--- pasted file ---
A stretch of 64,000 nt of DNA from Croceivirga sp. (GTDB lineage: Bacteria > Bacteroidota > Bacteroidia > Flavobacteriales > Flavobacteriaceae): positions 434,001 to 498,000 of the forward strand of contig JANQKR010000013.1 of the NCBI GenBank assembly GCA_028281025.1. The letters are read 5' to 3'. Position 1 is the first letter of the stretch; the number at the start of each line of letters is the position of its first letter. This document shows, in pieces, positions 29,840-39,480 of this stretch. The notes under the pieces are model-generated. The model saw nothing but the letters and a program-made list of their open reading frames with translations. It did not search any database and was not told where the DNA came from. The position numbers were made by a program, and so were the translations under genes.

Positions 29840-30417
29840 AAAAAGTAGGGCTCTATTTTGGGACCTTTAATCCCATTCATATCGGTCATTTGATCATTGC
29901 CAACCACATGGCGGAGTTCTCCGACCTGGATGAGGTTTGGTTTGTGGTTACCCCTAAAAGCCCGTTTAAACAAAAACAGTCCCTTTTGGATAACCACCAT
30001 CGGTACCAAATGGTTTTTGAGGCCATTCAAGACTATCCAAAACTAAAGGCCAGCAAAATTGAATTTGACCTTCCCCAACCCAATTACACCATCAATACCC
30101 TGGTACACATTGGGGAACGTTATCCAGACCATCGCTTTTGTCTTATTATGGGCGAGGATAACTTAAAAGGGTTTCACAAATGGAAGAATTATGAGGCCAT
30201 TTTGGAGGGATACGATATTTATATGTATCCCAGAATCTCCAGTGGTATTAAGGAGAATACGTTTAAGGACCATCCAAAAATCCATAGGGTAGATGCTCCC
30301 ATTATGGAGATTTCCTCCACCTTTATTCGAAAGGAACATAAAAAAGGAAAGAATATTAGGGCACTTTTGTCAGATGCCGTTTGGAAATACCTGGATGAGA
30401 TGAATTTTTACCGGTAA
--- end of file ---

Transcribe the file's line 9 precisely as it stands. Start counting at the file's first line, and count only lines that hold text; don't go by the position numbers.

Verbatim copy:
30401 TGAATTTTTACCGGTAA